Originally published on Turnstylenews.com, a digital information service surfacing emerging stories in news, entertainment, art and culture; powered by award-winning journalists. A version of this report also aired on NPR's All Things Considered.
By: Nishat Kurwa
One of the most transformative aspects of Alameda County's EMT training program for juvenile offenders has little to do with the medical portion of the course.
Given the economic slump, it's understandable that the employment outcomes of the Bay EMT and EMS Corps programs are the headline-grabbers. But you don't get very far into conversations with the adults running those programs before they attribute much of their success with incarcerated youth to the holistic mentoring that's essential to programmatic infrastructure.
Along with Valerie Street, EMS Corps Program Manager Mike Gibson is one of the mentors at Camp Sweeney, the low-security residential facility that offers EMS Corps training to young offenders.
When Gibson first began working at the camp, participants were only taking the first responder courses - no mentoring component included. "We had some challenges with the young people because they came pretty much from the streets," he said. "They were angry, because they're incarcerated, they have to do their time; they're trying to adjust to their environment. They went through the first responder class, but they dropped out. What was missing was the cognitive stuff. We had to change their attitude."
As Gibson talked about the mentoring and male development work he and Street do to build up the young men's self-esteem, he referred to an "11-week life coaching journey." It's a phrase that might otherwise smack of self-help preciousness, but from Gibson, it sounds pragmatic, especially when he talks about the results. "We've provided the training to more than 100 young males over last two years," he said. "Ninety-five percent have gotten even their high school diploma or their GED, and I know the camp has it mandatory to go to school, but these young people were taking it more seriously than they would be having not coming through a class like ours."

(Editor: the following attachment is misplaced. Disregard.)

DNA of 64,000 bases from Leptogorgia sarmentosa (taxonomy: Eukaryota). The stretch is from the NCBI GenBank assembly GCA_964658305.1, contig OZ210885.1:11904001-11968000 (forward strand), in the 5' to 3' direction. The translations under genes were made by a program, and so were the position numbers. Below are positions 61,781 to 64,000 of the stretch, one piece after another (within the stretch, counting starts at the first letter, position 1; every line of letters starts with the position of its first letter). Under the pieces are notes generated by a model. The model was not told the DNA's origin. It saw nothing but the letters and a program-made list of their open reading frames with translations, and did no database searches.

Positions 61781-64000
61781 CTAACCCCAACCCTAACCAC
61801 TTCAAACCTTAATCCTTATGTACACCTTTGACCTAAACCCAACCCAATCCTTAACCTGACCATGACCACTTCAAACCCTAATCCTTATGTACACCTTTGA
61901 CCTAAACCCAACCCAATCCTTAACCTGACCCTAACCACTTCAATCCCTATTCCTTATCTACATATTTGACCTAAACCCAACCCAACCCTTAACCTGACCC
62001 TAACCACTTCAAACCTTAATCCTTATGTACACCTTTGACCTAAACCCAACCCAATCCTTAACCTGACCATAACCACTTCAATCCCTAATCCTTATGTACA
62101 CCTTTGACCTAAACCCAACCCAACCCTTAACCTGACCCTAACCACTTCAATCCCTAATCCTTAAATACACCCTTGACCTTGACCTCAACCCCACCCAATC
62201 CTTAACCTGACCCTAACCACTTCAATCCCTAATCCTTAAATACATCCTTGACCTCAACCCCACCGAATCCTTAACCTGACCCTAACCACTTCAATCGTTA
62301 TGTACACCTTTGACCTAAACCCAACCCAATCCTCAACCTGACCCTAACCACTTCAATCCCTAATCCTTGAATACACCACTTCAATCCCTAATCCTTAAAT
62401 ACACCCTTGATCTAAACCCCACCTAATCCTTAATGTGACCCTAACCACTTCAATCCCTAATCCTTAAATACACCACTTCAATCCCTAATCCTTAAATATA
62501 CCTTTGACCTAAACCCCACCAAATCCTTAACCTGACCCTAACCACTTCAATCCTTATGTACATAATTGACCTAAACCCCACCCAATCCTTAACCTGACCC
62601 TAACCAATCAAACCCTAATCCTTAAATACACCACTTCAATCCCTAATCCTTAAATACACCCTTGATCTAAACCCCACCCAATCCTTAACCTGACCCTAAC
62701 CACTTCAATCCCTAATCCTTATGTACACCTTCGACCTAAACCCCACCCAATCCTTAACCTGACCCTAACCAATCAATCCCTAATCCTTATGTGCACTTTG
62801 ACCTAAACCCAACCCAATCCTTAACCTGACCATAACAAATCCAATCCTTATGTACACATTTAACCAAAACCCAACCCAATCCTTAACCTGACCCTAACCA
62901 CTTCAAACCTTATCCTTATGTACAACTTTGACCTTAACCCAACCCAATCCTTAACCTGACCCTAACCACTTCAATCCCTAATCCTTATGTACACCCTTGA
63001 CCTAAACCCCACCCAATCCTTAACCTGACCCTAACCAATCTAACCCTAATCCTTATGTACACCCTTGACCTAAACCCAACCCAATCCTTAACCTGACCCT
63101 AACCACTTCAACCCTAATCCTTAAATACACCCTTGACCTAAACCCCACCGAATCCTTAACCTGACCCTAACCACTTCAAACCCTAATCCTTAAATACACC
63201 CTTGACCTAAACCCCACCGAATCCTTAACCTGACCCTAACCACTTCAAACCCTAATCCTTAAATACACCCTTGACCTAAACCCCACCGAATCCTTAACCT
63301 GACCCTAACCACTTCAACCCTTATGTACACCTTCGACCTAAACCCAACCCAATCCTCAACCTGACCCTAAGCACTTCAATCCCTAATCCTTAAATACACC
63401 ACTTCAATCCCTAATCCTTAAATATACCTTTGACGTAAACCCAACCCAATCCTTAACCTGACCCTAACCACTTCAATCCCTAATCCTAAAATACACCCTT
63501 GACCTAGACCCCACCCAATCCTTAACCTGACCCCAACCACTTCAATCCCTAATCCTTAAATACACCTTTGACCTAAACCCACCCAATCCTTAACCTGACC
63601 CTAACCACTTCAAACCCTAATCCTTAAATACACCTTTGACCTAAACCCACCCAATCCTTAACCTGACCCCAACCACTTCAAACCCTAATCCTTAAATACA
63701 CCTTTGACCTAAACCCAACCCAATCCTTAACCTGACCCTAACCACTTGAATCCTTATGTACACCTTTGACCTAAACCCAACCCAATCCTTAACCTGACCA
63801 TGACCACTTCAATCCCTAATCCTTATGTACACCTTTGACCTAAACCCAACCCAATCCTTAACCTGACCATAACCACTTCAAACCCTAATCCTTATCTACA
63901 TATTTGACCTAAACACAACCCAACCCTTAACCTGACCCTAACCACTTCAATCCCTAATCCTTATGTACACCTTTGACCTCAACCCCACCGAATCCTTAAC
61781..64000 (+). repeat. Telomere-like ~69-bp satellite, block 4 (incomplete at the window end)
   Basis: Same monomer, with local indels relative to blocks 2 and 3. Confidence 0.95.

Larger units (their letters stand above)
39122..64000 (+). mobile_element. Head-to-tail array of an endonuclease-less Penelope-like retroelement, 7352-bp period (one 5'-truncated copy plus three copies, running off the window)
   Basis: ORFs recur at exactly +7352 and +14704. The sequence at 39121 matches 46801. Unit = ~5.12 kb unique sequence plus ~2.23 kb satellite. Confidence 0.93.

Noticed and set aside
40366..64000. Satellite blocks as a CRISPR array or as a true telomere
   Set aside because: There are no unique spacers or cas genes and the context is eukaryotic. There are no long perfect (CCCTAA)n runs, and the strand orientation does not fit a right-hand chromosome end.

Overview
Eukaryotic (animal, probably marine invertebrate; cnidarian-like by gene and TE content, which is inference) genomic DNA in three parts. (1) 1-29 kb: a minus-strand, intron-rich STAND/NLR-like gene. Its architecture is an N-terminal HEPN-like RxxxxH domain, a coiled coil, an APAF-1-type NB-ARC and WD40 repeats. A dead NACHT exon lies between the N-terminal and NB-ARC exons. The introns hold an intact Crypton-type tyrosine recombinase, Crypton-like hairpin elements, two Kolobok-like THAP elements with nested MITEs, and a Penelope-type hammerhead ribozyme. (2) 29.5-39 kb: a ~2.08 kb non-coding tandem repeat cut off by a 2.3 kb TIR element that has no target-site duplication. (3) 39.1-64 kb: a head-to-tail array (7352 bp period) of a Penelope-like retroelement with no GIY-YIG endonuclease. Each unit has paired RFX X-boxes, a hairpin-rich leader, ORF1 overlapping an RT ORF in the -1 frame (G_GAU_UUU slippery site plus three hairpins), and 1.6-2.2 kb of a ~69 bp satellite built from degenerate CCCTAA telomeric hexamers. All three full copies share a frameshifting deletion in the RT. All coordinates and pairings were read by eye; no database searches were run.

Years ago, Gibson was himself an incarcerated youth; the young men in the program accord him a trust that doesn't come easy from a population that's wary of adults who aren't always of the "available-anytime-and-really-mean-it" variety. Sometimes Gibson takes phone calls in the middle of the night. He also attends court dates with his students, helping them to clear their juvenile records.
Gibson described one young man in the class who was visibly angry, with a lot of personal problems, but who exuded silent power. One day, he told the young man, "Ya'll working out? Let's see what ya'll got."
He joined them in the weight room on his off day, giving them tips on proper form. "They said, 'You know Mike, you are the first person to come down here and work out with us.' I know what that meant to them. I talked to (the stewing young man) and said, 'You're very quiet, very observant. I think you really have a strong ability to command the room.' He thought he was just angry and upset." Gibson said the interaction led to a visible shift in the student's behavior in class. "Before, he would sit with his arms crossed. Now he was doing the actual homework assignments we gave him."
Gibson said to contextualize the life coaching within the first responder training program, he and Street work with the young men to create "life plans," and urge them to re-connect with their families on home visits, to "repair the relationship or whatever the breakdown of the family that you experienced. We want you to start taking responsibility for your part, not only for your family, but your community as a whole."
Gibson said though it would be ideal if the young people emerge from the training and pursue EMT careers, the overarching goal of his mentorship is to make them feel prepared for whatever field interests them. "We like to say that it's not what the 'what' is. They write their own plan in life coaching. So by the time they figure out what it is that they want to do with themselves, then they start executing the plan they put down on paper. We just sort of help guide them along."